The Royal Society: Planetary Warming Uncertain

UK’s leading scientific body steps back and admits that it is “not known” how much warmer the planet will become.

Patrick Henningsen

The Royal Society has released a new guide which outlines a retreat from its former vanguard stance on the threat of climate change and man-made global warming. The decision to update their scientific guide came after 43 of its members complained that the previous versions failed to take into account the opinion of climate change sceptics.

The new guide, entitled ‘Climate change: a summary of the science’, concedes that there are now major ‘uncertainties’ regarding the once sacred ‘scientific consensus’ behind man-made global warming theory, admitting that not only is it impossible to know for sure how the Earth’s climate will change in the future but it cannot possibly know what the effects may be. The 19-page guide states clearly, ’It is not possible to determine exactly how much the Earth will warm or exactly how the climate will change in the future, but careful estimates of potential changes and associated uncertainties have been made”.

The guide continues stating, “There is currently insufficient understanding of the enhanced melting and retreat of the ice sheets on Greenland and West Antarctica to predict exactly how much the rate of sea level rise will increase above that observed in the past century for a given temperature increase”.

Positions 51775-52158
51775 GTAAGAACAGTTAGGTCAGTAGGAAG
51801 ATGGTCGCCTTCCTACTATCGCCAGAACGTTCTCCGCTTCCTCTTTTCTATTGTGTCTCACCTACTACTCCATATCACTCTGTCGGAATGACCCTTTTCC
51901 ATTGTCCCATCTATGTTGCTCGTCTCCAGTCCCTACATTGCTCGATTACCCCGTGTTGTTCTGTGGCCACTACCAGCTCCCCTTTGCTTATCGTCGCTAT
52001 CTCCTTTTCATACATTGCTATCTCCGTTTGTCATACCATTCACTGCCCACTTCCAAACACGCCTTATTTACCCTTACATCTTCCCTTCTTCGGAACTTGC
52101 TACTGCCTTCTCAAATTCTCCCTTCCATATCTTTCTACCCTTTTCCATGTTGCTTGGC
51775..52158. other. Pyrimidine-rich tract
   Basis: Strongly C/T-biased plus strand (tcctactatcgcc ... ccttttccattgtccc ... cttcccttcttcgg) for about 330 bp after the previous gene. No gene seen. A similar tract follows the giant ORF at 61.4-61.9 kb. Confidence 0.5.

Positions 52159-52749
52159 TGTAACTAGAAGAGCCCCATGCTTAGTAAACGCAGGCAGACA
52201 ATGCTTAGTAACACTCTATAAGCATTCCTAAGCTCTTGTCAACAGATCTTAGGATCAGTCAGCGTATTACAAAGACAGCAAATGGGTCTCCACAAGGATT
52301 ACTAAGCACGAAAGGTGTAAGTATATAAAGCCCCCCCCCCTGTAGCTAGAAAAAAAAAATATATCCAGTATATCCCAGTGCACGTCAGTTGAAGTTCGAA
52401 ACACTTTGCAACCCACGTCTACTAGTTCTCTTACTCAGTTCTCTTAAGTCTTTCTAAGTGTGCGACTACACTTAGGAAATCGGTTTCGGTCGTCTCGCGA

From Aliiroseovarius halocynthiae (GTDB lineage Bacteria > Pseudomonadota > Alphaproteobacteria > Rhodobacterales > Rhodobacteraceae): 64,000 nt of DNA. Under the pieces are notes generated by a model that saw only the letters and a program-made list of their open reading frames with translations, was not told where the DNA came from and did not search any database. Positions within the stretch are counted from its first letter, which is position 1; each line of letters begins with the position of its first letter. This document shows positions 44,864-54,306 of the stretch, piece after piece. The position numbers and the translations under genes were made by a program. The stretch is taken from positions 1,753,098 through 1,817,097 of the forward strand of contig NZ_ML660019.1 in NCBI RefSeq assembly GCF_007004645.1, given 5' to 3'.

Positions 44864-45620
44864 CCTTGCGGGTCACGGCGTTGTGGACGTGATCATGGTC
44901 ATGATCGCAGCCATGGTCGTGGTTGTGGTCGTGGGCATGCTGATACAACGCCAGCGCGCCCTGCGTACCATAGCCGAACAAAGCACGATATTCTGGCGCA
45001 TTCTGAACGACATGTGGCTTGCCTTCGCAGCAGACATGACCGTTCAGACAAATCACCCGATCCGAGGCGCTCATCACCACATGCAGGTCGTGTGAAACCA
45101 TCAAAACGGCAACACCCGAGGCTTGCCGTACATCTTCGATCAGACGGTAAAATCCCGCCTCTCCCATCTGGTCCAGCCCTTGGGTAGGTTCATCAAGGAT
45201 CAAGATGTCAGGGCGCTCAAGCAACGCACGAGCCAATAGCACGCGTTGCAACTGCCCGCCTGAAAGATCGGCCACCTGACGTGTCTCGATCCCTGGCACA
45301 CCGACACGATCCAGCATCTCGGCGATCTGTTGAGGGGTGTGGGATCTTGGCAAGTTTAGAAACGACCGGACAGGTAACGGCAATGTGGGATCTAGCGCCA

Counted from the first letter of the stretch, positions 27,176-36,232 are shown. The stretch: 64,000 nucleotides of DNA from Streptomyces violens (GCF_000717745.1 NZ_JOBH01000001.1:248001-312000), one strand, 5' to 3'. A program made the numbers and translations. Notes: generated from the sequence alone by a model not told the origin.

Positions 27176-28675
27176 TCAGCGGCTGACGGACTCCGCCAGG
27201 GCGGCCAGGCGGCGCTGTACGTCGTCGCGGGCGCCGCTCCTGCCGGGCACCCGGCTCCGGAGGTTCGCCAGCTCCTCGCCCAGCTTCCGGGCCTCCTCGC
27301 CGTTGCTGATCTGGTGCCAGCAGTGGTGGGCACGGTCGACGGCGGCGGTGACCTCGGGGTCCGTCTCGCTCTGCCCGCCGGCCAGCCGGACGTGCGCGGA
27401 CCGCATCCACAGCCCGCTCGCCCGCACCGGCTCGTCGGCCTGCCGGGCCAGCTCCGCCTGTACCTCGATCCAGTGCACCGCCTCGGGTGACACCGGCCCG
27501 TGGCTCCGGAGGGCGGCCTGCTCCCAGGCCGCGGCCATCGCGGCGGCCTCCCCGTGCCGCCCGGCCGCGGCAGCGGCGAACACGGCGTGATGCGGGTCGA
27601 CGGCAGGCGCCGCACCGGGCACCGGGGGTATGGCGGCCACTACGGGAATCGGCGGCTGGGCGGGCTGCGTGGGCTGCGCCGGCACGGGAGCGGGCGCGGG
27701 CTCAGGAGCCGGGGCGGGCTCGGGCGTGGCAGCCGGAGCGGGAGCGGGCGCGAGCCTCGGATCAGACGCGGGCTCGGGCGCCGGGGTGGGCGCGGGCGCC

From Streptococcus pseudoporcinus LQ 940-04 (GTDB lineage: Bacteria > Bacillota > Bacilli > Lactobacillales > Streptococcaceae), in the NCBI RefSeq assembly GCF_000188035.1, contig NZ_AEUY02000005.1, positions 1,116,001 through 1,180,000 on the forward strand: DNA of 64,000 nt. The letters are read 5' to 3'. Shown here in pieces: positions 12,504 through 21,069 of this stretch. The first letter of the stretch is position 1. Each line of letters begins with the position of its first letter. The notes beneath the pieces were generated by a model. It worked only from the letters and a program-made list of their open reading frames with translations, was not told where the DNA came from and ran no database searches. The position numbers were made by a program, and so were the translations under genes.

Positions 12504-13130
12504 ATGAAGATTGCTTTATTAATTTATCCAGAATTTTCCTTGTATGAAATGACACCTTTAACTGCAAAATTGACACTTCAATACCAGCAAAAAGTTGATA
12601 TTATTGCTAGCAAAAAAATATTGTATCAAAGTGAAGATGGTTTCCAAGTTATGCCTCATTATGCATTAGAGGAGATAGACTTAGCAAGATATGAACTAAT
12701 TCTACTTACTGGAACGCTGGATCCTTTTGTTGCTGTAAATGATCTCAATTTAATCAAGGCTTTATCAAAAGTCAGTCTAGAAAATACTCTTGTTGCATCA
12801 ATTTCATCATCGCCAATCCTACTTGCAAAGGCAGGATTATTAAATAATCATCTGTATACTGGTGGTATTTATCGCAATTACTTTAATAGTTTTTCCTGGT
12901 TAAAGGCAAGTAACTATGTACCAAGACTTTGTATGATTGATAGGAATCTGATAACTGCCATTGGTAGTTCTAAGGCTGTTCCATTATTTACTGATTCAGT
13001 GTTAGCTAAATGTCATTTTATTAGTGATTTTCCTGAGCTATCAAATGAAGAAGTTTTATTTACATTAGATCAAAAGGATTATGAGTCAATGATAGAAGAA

In a Sept 20, 2010 article published on the UK Daily Mail, Professor Anthony Kelly, academic advisor to  Britain’s Global Warming Policy Foundation (GWPF) explains, ”The previous guidance was discouraging debate rather than encouraging it among knowledgeable people. The new guidance is clearer and a very much better document”.

The decision to revise and tone down its alarmist position on climate change demonstrates a clear u-turn on its previous 2007 climate pamphlet, one which is said to have caused an internal rebellion by the 43 fellows of the Society, triggering a review and subsequent revision. The 2007 publication, which parroted the IPCC’s popular, but misleading impression that the ‘science is settled’ – made way for the new guide which accepts that important questions remain open and uncertainties unresolved. “The Royal Society now also agrees(with us) that the warming trend of the 1980s and 90s has come to a halt in the last 10 years,” said Dr Benny Peiser, the Director of GWPF.

Economic realities and a marked shift in public opinion since last year’s Climategate scandal and failure of the much-hyped UN Copenhagen Summit have triggered a series of falling dominos within the climate change and anthropogenic global warming (AGW) orthodoxy. The Royal Society’s shift also follows last week’s blow to the radical climatist agenda within Britain, where the new Coalition Government announced it will be slashing its Climate Change Department’s budget and folding the former free-standing bureaucracy into the Treasury department.

Some analysts also believe that the Society’s new guide does not go far enough. Dr David Whitehouse, the science editor of the GWPF said: “The biggest failing of the new guide is that it dismisses temperature data prior to 1850 as limited and leaves it at that. It would cast a whole new light on today’s warming if the Medieval Warm Period, the Roman Warm Period and the Bronze Age Warm Period were as warm as today, possibility even warmer than today. A thorough discussion of the growing empirical evidence for the global existence of the Medieval Warm Period and its implications would have been a valuable addition to the new report.”